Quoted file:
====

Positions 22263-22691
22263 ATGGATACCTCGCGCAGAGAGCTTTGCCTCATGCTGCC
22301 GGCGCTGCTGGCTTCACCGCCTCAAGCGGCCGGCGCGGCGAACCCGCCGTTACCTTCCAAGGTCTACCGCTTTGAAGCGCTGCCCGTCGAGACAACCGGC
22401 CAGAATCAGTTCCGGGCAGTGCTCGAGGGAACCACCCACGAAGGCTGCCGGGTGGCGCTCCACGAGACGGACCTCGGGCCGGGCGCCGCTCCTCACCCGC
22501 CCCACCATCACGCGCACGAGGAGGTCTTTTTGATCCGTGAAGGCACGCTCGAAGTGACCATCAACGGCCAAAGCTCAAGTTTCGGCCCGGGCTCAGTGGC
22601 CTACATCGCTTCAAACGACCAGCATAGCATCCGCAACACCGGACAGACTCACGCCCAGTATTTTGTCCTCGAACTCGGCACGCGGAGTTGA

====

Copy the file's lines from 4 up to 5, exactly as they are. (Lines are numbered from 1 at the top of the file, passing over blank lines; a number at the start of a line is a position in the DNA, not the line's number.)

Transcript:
22401 CAGAATCAGTTCCGGGCAGTGCTCGAGGGAACCACCCACGAAGGCTGCCGGGTGGCGCTCCACGAGACGGACCTCGGGCCGGGCGCCGCTCCTCACCCGC
22501 CCCACCATCACGCGCACGAGGAGGTCTTTTTGATCCGTGAAGGCACGCTCGAAGTGACCATCAACGGCCAAAGCTCAAGTTTCGGCCCGGGCTCAGTGGC